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Stanley
Local Historian & Old Fart


36804 Posts
Posted -  28/04/2011  :  07:37
Political comment is a high risk activity on the site these days so I thought I'd try again to give those who are interested in politics a safe haven!


Stanley Challenger Graham




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stanley at barnoldswick.freeserve.co.uk
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Tardis
Regular Member


453 Posts
Posted - 05/09/2011 : 14:42
Not really sure what Shirley Williams has a beef with in the Health Act, unless her ideals see Doctors and Consultants actually being officers of the state and fully nationalised rather than the self employed profit generating free agents that they have been since the setting up of the NHS.

I think Darling's memoirs have been somewhat overtaken by the revelations of complicity in extraordinary rendition. Jack Straw is already spluttering, and there must be even greater questions for Milibland D.


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Tizer
VIP Member


5150 Posts
Posted - 05/09/2011 : 15:56
Belle, our posts have got mixed up. My post timed at 11.13 was written earlier and didn't get sent straight away for some reason. I hadn't seen your 10.56 post at that time. So I was replying to your one-liner posted on Sunday. No apology needed for that post, I didn't take it personally! When I said "Much of the bigotry is religion-based" I was thinking of the anti-gay and anti-abortion more than Creationists. But don't forget, I'm talking about America here and about the people who are very extreme, not the ordinary church-going folk. I don't by any means regard the average church-goer as a bigot because they believe in God. It's the people on the extremes who worry me, and America seems to have more than its fair share for some reason, as Stanley was noting. I can cope with people in power whose views differ from mine, but not people in power who are out and out extremists.

Let's choose to differ on whether or not the Earth could have come about by a series of lucky accidents!


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belle
VIP Member


6502 Posts
Posted - 05/09/2011 : 17:15
Thanks for explaining that, I am more than happy to differ on our views of how we come about, I have friends from every take on it, and perhaps this highlights the reall issues, not what we believe but whether we can leave others to believe what they believe without feeling the need to denigrate them if their belief differs from ours.


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Stanley
Local Historian & Old Fart


36804 Posts
Posted - 06/09/2011 : 05:47
Michael, perhaps you should find out what Shirley Williams' arguments are. She has a very close eye on the effects of the proposed changes in the light of EU anti-competition law. It's a valid and important argument. Gerry Robinson examined the same question last night of BBC1 but in connection with how the NHS is being managed. Both come to the same conclusion, that the Coalition 'Reforms' are aimed at cost-cutting not improved supervision and management and that private provision, while sensible in some cases is a bad way of pressurising NHS management to innovate and improve. I also believe that the GP control question is an attempt to shift criticism to the GPs and away from central government.

Both Shirley and Gerry have sensible views based on wide experience. Well worth listening to.

Meanwhile, in another part of the forest, the screens went red again yesterday. The markets believe that the global economy is in recession, growth has stalled and that the root of the problem is political inaction and ineptitude. They see no light at the end of the tunnel. In this case, the markets are right but who is listening to them? What meaningful recognition of the situation and reaction do we see from government? The only message I can detect is 'steady as she goes'. Titanic and Iceberg spring to mind.


Stanley Challenger Graham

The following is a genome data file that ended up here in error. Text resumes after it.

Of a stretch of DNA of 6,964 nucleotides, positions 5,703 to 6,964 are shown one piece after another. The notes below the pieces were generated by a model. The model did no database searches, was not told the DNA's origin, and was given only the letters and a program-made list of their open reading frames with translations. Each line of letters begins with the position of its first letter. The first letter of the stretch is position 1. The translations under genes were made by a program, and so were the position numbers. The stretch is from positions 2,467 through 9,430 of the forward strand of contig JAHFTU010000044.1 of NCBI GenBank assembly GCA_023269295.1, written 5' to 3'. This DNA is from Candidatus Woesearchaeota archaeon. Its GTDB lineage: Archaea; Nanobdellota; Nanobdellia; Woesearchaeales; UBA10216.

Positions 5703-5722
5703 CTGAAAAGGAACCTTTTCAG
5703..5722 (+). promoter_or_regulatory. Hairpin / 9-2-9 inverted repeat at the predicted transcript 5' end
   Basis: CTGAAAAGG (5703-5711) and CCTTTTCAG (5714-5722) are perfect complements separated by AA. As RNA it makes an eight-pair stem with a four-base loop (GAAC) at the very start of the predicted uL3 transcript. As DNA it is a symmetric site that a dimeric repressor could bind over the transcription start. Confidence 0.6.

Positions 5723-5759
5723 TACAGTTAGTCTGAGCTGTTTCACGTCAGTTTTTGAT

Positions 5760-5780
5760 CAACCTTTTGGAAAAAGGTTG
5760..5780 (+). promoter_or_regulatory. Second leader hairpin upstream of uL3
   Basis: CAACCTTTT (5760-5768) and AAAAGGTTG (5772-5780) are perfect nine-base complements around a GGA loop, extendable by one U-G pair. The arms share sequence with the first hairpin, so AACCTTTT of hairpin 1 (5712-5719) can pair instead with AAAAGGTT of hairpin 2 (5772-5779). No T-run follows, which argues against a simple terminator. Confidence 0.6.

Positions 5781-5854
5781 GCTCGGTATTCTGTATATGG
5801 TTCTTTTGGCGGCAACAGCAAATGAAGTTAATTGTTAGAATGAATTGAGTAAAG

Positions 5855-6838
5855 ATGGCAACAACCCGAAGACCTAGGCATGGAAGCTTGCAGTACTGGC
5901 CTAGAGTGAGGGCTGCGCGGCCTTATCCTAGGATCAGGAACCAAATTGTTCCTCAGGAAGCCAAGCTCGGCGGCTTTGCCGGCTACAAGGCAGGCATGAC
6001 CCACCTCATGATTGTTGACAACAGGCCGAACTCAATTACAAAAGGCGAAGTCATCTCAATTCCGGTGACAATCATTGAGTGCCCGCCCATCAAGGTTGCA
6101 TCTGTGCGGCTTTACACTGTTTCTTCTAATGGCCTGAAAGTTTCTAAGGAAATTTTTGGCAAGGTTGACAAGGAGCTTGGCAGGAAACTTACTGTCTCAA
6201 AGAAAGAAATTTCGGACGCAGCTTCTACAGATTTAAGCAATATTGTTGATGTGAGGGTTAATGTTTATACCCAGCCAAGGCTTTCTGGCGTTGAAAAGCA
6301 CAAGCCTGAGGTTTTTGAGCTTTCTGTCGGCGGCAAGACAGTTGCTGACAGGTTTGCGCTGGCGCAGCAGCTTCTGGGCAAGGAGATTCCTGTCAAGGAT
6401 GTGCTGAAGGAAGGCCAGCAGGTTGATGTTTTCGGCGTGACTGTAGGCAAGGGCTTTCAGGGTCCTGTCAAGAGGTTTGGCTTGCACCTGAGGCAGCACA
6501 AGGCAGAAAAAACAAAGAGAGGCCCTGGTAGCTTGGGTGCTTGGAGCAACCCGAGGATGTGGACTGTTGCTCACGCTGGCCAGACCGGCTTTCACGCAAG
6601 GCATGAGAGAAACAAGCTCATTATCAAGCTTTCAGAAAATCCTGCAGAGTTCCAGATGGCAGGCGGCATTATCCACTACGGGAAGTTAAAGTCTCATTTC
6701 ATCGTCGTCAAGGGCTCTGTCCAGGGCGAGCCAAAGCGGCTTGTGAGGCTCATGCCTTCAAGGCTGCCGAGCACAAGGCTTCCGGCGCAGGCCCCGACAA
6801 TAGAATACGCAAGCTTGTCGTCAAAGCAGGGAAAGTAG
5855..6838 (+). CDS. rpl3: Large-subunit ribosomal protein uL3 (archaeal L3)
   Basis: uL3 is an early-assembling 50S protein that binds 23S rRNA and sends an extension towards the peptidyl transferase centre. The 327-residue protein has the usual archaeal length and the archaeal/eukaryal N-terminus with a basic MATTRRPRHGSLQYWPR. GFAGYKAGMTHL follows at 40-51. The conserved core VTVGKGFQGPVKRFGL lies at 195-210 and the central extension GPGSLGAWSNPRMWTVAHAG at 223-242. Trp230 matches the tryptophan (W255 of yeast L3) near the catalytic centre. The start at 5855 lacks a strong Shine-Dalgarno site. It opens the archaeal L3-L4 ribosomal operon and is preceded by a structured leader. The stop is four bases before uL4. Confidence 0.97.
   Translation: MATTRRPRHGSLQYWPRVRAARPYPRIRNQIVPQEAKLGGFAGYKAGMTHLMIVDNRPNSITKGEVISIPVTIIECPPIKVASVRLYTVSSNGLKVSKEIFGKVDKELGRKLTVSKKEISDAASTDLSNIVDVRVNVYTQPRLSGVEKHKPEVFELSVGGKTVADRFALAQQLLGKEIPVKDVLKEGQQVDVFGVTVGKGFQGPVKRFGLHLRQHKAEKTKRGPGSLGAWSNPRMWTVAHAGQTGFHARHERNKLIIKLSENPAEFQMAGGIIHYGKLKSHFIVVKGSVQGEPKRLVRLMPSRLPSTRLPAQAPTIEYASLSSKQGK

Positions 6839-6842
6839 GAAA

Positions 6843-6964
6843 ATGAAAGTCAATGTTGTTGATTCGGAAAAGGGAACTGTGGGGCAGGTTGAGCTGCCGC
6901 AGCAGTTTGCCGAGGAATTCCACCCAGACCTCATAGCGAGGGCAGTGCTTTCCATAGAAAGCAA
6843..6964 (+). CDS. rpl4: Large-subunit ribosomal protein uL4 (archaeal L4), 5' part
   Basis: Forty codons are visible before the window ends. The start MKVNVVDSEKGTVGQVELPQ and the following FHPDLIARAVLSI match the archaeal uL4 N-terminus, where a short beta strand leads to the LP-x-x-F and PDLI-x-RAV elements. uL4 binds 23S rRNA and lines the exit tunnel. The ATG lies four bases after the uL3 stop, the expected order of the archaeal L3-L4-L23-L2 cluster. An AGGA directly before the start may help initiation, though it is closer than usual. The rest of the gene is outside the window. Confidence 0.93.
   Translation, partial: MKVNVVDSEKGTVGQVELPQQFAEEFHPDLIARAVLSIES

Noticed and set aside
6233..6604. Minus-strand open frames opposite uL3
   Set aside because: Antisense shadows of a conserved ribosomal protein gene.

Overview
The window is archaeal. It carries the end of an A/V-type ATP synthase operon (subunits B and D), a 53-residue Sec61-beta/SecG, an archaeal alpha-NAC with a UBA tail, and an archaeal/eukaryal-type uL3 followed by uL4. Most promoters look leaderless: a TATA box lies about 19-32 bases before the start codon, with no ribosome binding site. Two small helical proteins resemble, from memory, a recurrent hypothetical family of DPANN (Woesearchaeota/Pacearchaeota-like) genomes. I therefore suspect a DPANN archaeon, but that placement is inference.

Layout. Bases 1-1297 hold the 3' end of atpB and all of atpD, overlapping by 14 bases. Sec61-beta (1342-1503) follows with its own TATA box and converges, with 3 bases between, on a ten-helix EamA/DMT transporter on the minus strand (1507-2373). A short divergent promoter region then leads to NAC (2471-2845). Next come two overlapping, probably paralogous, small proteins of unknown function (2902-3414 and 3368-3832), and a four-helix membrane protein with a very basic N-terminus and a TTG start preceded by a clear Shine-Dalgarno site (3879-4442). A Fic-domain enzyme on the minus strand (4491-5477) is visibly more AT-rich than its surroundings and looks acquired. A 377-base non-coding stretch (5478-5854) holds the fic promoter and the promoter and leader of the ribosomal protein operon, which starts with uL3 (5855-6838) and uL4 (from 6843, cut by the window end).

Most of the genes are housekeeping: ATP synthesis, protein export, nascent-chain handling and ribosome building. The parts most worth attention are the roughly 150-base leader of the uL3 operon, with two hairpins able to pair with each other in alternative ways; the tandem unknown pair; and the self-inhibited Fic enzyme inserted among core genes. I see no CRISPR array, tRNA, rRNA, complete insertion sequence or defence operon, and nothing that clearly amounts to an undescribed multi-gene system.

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belle
VIP Member


6502 Posts
Posted - 06/09/2011 : 10:22
meanwhile the banks are busy making plans to safeguard themselves...sometimes I think we deserve to be bankrupt we are so stupid!


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Tizer
VIP Member


5150 Posts
Posted - 06/09/2011 : 16:34
The London stock market is being what my Grandma would have called `contrary' - it went up this morning, regardless of all the falls in the East earlier this morning. The moneymakers in the City will benefit whether it goes up or down. They make money both ways by buying & selling or hedging and the like, and what they want is instability. A stable market is no use to them, it doesn't generate the big money. The stock market to them is like one of those wave power generators, it only produces anything when the sea is going up and down, not when its calm. So yes Belle, we've let them get away with this for centuries and we still do! We never learn.


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Stanley
Local Historian & Old Fart


36804 Posts
Posted - 07/09/2011 : 05:02
Belle and Tiz, both right, the Lords of the Universe indeed. Yesterday's small rise in London was attributed to 'bottom feeding', speculators taking a punt on gold chip stocks that are at a low price. Just what Warren Buffet did with Bank of America a few days ago.

Ossie did as I predicted, made a speech to the City saying we were on course and that policy would not be altered as it is producing the results, a stable economy based on a plan of public service cuts already in place and low interest rates. Problem is of course that in economic terms he is right but his mistake is to think that this means the policy is correct. The corollary is that if he abolished public service spending altogether we would recover quicker and be in an even more stable position.  So why not do it?

A 'stable economy' is only one part of the governance of the country. It is only useful if it benefits the whole of the country and preserves a stable society, industry and infrastructure. The level of public spending pre-cuts was what had been found to be affordable and sufficient to maintain these functions. By cutting, a gradual deterioration of assets and social structures is initiated which puts back progress in these areas which will last for decades and in many cases will demand even greater expenditure to address short term failures in the system. Cuts in libraries have an effect on education. In law and order on crime figures. In education on attaiment levels. In NHS on health. Make your own list up.

Did anyone hear James Naughtie and the debate on the riots on Today on R4? Some very sensible and pertinent comments, often passionate, from ordinary people making points like what example is given to the young by MPs fiddling expenses and bankers walking away from the 2008 crash with squillions tucked in their back pocket? What effect does it have on the young to equate the capacity to consume with social advancement?